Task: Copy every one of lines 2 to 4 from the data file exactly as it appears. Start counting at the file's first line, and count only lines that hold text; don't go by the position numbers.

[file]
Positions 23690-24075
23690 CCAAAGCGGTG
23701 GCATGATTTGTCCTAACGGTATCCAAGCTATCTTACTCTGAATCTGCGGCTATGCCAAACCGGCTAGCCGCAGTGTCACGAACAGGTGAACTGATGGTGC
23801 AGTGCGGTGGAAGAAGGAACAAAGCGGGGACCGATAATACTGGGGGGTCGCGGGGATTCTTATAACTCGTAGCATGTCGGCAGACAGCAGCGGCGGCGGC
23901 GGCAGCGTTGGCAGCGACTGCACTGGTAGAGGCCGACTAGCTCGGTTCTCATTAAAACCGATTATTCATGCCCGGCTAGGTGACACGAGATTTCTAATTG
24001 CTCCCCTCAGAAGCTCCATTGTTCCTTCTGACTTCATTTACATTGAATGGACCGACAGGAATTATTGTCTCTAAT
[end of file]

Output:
23690 CCAAAGCGGTG
23701 GCATGATTTGTCCTAACGGTATCCAAGCTATCTTACTCTGAATCTGCGGCTATGCCAAACCGGCTAGCCGCAGTGTCACGAACAGGTGAACTGATGGTGC
23801 AGTGCGGTGGAAGAAGGAACAAAGCGGGGACCGATAATACTGGGGGGTCGCGGGGATTCTTATAACTCGTAGCATGTCGGCAGACAGCAGCGGCGGCGGC